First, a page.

There were cheers and tears in Congress Thursday at the sight of Rep. Steve Scalise, back on his feet and back at work.

Three and a half months after he'd been gunned down at a congressional baseball practice, Scalise picked his way carefully across the House floor on crutches. Waiting for him with a big smile on his face was his friend and housemate, Minnesota Rep. Erik Paulsen.

It was, Paulsen said, "and emotional and really exciting day." Scalise delivered a heartfelt 15-minute speech to his colleagues that served as a grace note at the end of a long and bitterly partisan September in Congress.

"He's clearly on the mend and in a really good place," Paulsen said afterward. "I think being on the floor today, that's going to help speed up his rehabilitation, that emotional draw. It will encourage him to even push harder. And that's just the way Steve is."

Scalise will continue outpatient rehabilitation even as he resumes his congressional schedule next week. It might be a while, however, before he can return to the Washington quarters he's shared for years with Paulsen and two other House Republicans.

The house's steep narrow stairs for someone still recovering from a bullet that shattered his hip bones and femur – although Paulsen has a fix, whenever Scalise is ready to make the move.

"He knows I'll move out of my room in a heartbeat," he said. "If he wants to be on the ground floor…that's easy to do. We're just waiting for the word."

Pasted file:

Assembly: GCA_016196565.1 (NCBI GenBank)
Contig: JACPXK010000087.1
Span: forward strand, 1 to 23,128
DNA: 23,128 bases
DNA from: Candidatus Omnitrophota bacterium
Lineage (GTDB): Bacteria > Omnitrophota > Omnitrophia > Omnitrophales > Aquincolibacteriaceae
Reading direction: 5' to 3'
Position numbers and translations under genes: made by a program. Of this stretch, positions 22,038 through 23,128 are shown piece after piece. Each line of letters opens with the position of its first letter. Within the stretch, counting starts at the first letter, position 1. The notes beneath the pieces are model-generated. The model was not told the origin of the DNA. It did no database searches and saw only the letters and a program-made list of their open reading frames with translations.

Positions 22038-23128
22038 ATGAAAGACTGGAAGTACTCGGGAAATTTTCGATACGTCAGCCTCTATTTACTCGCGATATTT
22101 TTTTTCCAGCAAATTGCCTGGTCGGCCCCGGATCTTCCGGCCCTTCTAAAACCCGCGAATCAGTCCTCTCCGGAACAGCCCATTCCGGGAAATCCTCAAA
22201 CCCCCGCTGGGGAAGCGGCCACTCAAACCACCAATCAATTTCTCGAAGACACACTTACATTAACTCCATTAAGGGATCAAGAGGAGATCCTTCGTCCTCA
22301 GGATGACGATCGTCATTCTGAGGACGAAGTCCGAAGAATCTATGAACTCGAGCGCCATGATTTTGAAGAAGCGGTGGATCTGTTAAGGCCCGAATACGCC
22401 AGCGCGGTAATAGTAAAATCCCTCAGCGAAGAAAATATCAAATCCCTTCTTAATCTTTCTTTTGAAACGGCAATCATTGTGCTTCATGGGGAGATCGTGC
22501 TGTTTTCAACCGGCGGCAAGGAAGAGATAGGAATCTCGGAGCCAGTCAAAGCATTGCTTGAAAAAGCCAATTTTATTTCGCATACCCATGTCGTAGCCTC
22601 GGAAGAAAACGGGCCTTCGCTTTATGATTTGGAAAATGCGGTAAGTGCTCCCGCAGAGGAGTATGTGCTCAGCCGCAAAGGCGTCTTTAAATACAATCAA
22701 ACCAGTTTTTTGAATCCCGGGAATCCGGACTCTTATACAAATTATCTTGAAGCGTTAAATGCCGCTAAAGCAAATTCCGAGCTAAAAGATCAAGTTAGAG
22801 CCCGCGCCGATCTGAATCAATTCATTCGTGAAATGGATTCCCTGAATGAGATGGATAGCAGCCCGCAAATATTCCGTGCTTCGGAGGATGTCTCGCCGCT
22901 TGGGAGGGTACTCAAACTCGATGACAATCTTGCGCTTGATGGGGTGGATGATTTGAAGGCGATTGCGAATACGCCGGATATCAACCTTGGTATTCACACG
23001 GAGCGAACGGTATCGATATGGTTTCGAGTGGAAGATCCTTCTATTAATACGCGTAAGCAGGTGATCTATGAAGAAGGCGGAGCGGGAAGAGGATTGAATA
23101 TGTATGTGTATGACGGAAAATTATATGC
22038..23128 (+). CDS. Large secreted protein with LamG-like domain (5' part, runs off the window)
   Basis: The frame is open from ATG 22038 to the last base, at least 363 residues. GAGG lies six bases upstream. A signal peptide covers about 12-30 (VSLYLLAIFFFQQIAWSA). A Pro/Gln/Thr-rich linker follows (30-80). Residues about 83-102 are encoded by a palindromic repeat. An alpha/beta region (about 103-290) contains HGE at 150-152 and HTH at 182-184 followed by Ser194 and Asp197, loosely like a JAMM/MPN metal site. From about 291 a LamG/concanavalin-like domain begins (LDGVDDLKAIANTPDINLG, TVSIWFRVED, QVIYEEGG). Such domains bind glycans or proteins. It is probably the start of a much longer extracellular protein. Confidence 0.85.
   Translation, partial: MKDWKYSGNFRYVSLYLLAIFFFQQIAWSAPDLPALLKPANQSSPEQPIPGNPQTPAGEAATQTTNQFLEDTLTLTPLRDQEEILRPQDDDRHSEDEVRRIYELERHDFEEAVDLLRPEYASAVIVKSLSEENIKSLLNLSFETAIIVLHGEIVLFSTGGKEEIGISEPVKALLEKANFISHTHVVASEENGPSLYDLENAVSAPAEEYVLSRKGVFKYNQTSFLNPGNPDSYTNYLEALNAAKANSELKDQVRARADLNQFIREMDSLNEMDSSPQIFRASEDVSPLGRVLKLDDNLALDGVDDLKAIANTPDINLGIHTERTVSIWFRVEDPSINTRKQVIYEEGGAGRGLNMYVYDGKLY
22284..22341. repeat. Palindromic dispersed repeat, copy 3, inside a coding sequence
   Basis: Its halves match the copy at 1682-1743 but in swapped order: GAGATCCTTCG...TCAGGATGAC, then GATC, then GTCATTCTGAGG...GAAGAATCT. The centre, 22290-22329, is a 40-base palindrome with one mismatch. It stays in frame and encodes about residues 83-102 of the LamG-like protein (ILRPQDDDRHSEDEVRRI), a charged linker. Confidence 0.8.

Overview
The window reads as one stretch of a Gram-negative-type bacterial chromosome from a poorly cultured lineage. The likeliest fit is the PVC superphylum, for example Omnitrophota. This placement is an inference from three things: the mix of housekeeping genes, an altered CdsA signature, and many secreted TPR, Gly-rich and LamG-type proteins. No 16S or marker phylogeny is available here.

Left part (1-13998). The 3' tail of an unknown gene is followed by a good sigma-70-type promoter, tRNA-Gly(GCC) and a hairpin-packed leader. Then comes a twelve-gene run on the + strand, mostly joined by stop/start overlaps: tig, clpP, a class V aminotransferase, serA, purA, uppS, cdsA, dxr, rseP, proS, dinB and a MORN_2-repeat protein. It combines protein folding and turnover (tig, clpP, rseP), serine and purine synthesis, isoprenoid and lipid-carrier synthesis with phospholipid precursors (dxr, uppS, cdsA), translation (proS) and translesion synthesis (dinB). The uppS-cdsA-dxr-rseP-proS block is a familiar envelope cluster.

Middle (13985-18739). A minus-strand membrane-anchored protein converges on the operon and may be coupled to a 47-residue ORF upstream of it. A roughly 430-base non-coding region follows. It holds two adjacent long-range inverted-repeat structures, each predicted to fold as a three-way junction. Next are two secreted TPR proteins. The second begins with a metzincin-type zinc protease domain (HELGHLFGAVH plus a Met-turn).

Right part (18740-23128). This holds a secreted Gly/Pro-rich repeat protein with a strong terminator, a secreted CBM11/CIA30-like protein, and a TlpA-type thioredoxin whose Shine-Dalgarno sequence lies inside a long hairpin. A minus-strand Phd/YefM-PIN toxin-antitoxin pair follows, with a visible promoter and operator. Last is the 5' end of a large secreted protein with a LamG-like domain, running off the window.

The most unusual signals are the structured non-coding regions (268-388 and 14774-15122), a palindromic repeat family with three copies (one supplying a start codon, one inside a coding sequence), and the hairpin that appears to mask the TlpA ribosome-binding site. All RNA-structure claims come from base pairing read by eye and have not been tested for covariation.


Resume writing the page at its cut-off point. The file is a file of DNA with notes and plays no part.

Scalise did give his roomies a heads up about his return. The house phone rang Wednesday night.

"He said 'You can't tell anyone, it's a secret,'" Paulsen said. "It was a little hard to sleep. We were excited. We knew it was going to be an exciting day, which it was -- lot of smiles, a lot of applause, a few tears too."

Paulsen had been on the roster that June 14 morning, but skipped the practice so he could take some constituents on a White House tour.

"Having him on the floor, obviously, makes you think and relive what took place three and a half months ago," he said. "But it also really draws the good in people. He's receiving well-wishes and prayers from people around the world. There are so many Minnesotans, even last week, who were asking me, 'Hey, I haven't heard anything about Steve Scalise, how's your roommate doing? It's in people's hearts [and] that just makes you feel good."

Scalise, a high-ranking member of the House Republican leadership, plans to host a get-together with his colleagues next week to celebrate his return and get back to business, Paulsen said.

"That'll really show people, I think, that things are back to normal," he said.